Agenda and minutes

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Contact: Tracy Scollin, Principal Scrutiny Officer  Email:


No. Item


Minutes of the previous meeting pdf icon PDF 99 KB

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It was RESOLVED that the minutes of the meeting held on 28 June 2023 were approved as an accurate record.




Absence of Members


Apologies were received from Cllr Chakraborty, who was substituted by Cllr Woodcock-Velleman.




Declaration of Members' Pecuniary Interests and Other Interests


Cllr Cornelius declared an interest in relation to Items 8 and 9 by virtue of the fact that she is Vice Chair of the Eleanor Palmer Trust (appointed by the Eleanor Palmer Trust Board).


Cllr Barnes declared an interest in relation to items 8 and 9 by virtue of the fact that he is a council-appointed Trustee of the Eleanor Palmer Trust.


Cllr Cohen declared an interest in relation to Items 8 and 9 by virtue of the fact that he is a Trustee of the Valentine Poole Charity.


Cllr Sargeant declared an interest in relation to Item 7 by virtue of the fact that she is a Trustee of the Colindale Community Trust in Grahame Park.



Report of the Monitoring Officer




Public Questions and Comments (if any)




Members' Items




Emerging Model for Integrated Health and Care pdf icon PDF 832 KB

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The Chair introduced Mr Dan Heller, Neighbourhood Programme Lead, North Central London Integrated Care Board (NCL ICB) to speak to his slides which were published with the agenda.


Mr Heller reported that the decision to develop a Neighbourhood Programme with dedicated resources was made by the Barnet Borough Partnership Executive Board in October 2022.


Mr Heller noted that he was appointed to his role in March 2023, and works in partnership with colleagues from Barnet Council, Barnet, Enfield and Haringey Mental Health Trust, Central London Community Healthcare NHS Trust, Primary Care colleagues, the voluntary sector and others. In February 2023 a neighbourhood workshop event had been held including 80 system leaders from settings across the Borough to hear about the excellent work going on at the local level.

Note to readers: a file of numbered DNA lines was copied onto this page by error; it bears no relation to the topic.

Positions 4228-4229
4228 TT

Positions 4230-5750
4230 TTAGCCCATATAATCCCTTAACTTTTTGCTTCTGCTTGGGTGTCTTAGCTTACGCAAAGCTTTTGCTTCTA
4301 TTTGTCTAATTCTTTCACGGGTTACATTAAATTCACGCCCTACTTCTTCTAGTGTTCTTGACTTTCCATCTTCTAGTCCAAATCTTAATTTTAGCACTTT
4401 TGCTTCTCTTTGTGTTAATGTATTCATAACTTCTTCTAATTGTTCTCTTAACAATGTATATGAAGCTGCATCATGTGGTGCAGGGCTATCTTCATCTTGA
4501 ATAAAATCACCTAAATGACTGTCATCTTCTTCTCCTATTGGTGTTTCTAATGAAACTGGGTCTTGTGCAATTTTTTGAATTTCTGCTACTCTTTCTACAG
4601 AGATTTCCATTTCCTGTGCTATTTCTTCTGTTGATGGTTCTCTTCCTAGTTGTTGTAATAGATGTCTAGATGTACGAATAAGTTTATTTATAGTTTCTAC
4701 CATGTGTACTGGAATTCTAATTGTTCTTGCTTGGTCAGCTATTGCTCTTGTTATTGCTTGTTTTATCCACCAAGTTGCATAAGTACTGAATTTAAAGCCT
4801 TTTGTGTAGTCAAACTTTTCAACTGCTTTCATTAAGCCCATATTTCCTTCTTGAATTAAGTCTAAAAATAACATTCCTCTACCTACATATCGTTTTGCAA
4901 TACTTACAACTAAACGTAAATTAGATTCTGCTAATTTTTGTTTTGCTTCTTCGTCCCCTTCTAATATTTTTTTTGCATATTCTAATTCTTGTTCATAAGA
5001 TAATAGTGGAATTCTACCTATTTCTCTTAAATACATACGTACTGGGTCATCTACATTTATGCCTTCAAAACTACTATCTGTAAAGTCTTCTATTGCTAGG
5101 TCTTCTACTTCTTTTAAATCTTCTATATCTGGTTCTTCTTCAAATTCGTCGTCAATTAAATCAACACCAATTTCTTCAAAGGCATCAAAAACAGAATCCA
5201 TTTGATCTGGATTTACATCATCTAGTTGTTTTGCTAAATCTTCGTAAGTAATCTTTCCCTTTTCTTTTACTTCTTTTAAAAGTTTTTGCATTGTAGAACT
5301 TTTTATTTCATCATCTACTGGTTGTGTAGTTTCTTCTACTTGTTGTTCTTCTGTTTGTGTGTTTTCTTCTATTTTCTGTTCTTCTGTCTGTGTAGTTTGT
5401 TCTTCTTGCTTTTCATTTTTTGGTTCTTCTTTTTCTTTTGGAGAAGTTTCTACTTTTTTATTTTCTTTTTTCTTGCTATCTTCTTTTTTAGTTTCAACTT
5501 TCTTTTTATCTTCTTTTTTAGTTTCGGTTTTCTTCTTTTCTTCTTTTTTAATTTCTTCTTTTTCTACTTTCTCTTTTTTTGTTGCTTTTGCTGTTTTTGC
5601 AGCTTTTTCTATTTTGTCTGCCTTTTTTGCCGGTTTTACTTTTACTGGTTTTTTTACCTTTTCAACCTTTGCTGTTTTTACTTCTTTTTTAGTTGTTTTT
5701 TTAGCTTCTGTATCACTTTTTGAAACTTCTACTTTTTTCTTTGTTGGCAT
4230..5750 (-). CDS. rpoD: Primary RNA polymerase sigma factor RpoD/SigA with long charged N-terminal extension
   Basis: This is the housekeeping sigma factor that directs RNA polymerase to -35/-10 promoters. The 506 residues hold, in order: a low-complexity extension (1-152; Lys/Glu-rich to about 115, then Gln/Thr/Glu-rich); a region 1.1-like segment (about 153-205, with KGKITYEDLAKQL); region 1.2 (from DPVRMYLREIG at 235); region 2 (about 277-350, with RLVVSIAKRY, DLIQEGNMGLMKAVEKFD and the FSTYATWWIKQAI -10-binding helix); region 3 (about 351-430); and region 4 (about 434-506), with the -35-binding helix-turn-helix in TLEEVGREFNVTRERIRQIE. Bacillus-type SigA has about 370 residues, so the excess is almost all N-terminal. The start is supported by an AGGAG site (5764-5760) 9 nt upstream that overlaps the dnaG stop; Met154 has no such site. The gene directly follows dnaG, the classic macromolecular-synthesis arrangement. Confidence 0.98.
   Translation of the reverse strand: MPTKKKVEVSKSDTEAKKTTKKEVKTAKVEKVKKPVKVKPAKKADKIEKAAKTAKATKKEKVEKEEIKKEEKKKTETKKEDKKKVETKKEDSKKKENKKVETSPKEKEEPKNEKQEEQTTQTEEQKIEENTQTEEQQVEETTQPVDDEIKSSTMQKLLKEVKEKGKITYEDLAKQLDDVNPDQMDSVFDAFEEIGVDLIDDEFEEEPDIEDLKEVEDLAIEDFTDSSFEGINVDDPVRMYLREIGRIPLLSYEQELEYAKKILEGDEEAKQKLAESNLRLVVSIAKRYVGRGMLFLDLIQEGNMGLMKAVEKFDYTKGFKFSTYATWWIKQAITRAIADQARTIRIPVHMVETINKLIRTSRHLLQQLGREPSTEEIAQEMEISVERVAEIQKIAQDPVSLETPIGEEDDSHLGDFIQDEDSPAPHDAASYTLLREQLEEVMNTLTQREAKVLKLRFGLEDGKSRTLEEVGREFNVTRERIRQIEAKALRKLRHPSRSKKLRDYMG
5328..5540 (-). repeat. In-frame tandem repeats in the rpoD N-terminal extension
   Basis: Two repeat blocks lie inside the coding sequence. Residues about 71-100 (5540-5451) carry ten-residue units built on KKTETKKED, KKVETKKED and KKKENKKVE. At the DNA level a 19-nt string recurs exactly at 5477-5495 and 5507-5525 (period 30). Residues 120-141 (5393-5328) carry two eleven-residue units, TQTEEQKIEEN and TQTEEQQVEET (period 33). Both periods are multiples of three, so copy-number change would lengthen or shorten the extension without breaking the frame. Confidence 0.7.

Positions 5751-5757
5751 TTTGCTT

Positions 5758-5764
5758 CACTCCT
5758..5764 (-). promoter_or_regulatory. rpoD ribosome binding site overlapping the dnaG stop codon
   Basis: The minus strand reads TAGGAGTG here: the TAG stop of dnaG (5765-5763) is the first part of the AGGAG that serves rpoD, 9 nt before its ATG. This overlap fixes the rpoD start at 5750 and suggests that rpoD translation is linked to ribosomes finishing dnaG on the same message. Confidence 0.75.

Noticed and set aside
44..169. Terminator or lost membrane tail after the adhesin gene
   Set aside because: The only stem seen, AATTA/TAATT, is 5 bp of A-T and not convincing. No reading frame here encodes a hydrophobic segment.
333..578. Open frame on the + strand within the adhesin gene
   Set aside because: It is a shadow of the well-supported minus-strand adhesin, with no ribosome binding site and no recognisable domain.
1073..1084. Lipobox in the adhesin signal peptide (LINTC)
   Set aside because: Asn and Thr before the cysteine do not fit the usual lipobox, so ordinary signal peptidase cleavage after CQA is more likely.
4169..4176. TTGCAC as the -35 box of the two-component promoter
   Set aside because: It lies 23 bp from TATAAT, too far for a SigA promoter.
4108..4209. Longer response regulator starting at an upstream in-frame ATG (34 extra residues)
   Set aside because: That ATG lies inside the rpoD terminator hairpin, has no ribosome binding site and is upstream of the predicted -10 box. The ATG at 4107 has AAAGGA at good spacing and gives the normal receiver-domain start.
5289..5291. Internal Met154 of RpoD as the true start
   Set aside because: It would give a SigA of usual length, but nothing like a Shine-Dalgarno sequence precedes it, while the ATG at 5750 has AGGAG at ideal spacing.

It was agreed to use a pragmatic approach by following the infrastructure of the Primary Care Networks (PCN) for neighbourhood working, as well as a hyperlocal approach to developing initiatives to address health and wellbeing challenges in an area. In addition non-geographically bound projects were being undertaken to identify local health challenges and bring together colleagues to address these.


In October 2023 a second workshop was held with clinical directors from all seven PCNs to take the ideas further into the planning stage. A small funding pot has been made available from the ICB to use for pilots to test out initiatives within PCNs. One of the conditions of being granted funding is that the work is in partnership with another organisation. Several PCNs are currently putting pilots together in Barnet.


Mr Heller noted that Grahame Park is the test site for the hyperlocal approach, in partnership with the Grahame Park Strategic Group. He added that he is working with Rachel Wells (Barnet Public Health) and he is also Co-chair of Grahame Park Estate Adults, Health and Wellbeing Working Group to lead this initiative. The group will review what is already available for residents, consider the health challenges and possible solutions. Housing comes up as a big issue in the area and a meeting has been set up between housing and health colleagues to talk at a strategic level on this. Mental health is also a big theme, as is communication. There are many interventions available for Grahame Park residents but language barriers and digital exclusion often prevent residents from access. Effective communication can help to solve this.


The Chair asked what the main difference is with this approach, to other models of care and what the implications for Barnet council might be. Mr Heller responded that the joint working between Primary Care and the voluntary sector is largely new, as is the opportunity to receive funding, and the funding models that will make the work sustainable. The current work from NCL ICB around Long Term Conditions, which is locally commissioned, is the first time Primary Care has been required to provide funding initiatives in the voluntary sector and this is potentially transformative. The Executive Director, Communities, Adults and Health added that  ...  view the full minutes text for item 7.